This next phase of the Internet's evolution demands a new approach to security. The architecture of these deployments is fundamentally different to the current n'web browser to n'web servers architecture, we have a unique opportunity to upgrade the cryptographic systems and trust models used in these deployments.

Consider the following: End Users operating their desktop browsers have been educated by the commercial Certificate Authority industry to "look for the green padlock" when connecting to web applications across the Internet, from Facebook to online banking and shopping sites. Green text and or green locks indicate a secure SSL / TLS connection from the web browser to the web server.

You, the reader, have no doubt done this yourself (hopefully).

Now answer this question:

When was the last time you checked for green text or a green lock when using your favourite app on your mobile device?

The answer is, most likely, you never have.

The answer is not an accusation that app users are not concerned about the security of the app they use. It's just evidence that PKI doesn't provide the same level of utility in a n'browser to n'server context vs. an app or IoT deployment context.

Below is a simple graphic to show the difference.


As you can see, the n'browser to n'server context contains a requirement that web servers MUST provide a universal method of authenticating themselves to the hundreds of millions of different browsers that connect to them. While not without issues, PKI is a suitable fit for this context, and its success is evident by the overwhelming adoption and rapid growth of Let's Encrypt.(SHOW REFERENCE)

In decades past, it was envisioned that PKI could also provide security for client or end user authentication, where billions of client or end user certificates get issued to the citizens of the Internet. It is evident this has not come to pass, as PKIs architectural issues were too significant to overcome.

On the web and in the browser, authentication methods such as passwords and two-factor authentication (if security is a concern) are run over PKI-enabled secure channels such as SSL / TLS. If these secure channels between web server and browser didn't exist, password and one-time password authentication could not be deployed in a secure manner, since the password or one-time password would be unsecured in transit between the web browser and web server.

One could make the connection between the failure of PKI and commercial certificate authorities to fulfil the promise of easy and wide-spread client certificate deployment, which would have enabled strong mutual authentication between an end user and web application, to the explosion of industrial scale username and password smash' n grab attacks.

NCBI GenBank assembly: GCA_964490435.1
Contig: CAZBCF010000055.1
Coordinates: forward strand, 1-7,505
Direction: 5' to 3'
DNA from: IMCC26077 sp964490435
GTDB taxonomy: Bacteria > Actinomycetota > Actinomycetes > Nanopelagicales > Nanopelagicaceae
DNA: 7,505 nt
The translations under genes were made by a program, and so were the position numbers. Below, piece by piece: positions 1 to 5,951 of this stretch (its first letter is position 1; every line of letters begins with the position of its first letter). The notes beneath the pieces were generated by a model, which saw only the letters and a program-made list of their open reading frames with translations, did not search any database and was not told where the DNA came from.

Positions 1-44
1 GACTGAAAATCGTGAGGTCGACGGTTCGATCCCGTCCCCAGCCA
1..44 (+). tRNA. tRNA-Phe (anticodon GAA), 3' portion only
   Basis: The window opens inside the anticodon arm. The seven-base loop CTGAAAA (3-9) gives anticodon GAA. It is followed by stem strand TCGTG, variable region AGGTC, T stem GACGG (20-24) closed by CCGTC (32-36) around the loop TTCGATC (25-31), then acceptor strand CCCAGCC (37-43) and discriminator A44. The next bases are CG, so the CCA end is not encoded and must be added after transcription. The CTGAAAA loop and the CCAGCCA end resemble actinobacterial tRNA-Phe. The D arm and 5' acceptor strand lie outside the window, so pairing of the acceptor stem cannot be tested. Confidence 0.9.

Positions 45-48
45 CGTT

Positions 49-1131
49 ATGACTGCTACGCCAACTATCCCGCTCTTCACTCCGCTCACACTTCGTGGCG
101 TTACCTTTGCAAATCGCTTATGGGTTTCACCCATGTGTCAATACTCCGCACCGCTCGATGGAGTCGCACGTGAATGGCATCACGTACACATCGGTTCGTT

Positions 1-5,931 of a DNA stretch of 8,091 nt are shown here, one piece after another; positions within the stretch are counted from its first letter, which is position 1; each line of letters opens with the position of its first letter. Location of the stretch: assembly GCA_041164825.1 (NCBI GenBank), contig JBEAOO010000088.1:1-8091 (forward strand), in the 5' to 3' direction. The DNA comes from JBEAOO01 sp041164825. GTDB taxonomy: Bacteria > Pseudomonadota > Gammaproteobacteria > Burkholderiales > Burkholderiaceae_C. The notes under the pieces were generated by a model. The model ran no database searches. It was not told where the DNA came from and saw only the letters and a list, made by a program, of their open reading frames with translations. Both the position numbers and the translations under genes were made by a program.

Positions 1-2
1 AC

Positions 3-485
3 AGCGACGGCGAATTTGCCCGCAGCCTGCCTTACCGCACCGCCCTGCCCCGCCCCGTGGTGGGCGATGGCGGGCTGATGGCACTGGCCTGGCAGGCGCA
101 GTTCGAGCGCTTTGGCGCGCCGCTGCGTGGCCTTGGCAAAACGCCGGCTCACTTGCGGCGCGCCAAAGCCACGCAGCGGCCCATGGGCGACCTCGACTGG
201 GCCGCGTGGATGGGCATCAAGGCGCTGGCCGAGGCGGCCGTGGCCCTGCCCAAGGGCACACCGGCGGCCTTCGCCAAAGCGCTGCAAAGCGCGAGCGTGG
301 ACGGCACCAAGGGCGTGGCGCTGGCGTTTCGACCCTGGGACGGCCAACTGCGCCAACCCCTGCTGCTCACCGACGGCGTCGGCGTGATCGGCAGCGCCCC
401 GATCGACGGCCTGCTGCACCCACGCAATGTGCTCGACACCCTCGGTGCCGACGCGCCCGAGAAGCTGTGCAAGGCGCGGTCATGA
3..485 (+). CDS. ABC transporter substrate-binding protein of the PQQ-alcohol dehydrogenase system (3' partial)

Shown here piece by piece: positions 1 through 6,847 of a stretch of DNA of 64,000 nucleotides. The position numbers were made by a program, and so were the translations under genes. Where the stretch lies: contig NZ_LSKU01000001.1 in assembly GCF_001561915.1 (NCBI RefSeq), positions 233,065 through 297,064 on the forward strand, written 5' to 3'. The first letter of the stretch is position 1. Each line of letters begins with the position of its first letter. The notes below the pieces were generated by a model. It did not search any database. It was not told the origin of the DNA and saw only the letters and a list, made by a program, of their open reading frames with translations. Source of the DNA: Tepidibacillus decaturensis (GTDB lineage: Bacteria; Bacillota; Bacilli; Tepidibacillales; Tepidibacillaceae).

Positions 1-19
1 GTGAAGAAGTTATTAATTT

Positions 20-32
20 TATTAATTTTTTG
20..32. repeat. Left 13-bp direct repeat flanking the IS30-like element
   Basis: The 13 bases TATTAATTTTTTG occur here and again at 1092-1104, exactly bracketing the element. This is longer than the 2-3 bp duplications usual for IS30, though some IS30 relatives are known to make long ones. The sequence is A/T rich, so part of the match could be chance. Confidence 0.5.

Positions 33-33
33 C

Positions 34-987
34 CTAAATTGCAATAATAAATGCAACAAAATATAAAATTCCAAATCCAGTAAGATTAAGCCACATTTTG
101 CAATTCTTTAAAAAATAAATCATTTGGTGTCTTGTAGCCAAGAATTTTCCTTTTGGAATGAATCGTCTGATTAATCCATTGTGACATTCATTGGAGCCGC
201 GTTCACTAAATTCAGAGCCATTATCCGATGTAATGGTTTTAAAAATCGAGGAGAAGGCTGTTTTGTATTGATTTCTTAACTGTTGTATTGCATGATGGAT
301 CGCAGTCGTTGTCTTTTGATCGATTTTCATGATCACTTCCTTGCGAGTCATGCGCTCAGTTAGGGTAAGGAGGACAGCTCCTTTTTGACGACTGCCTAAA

It is easy to envision the world where passwords would not be the dominant authentication technique used on the Internet today if PKI scaled to every browser and end user on the Internet. Passwords would not be needed.

In an IoT or app-centric context, we have a fundamentally different set of issues because of an obvious truism; apps or IoT devices are not browsing from web server on domain A to web server on domain B.

In general, apps or IoT devices are purpose-built to connect to ONE SPECIFIC DOMAIN.


It is evident from the graphic above that IoT and app-centric deployments will require fundamentally different authentication and security paradigm.

In an app-centric or IoT device Internet scale deployment where millions of clients connect to clouds hosting an array of micro services on one particular domain, the pressing challenge is a mutual client to server authentication, and server to client authentication, where millions of clients are programmed to connect securely to a static domain.

Ideally, this same authentication process would be a step or building block in cryptographic protocols to enable SSL / TLS, digital signatures, and be applicable in forward-looking initiatives such as blockchain technologies.

PKI can't fulfil this requirement because its fundamental architecture is incompatible with capabilities required. The evidence is already there:

PKI has never achieved Internet scale certificate deployments for end users, which would equate to millions or billions of client certificates, despite being commercially available for over twenty-five years.

There is no initiative or technical development currently under development in the PKI ecosystem that can fix its legion of issues to make it suitable for these deployment scenarios.

It's time for action. It's time for something new.

Next Section: A Case for Something New - Part II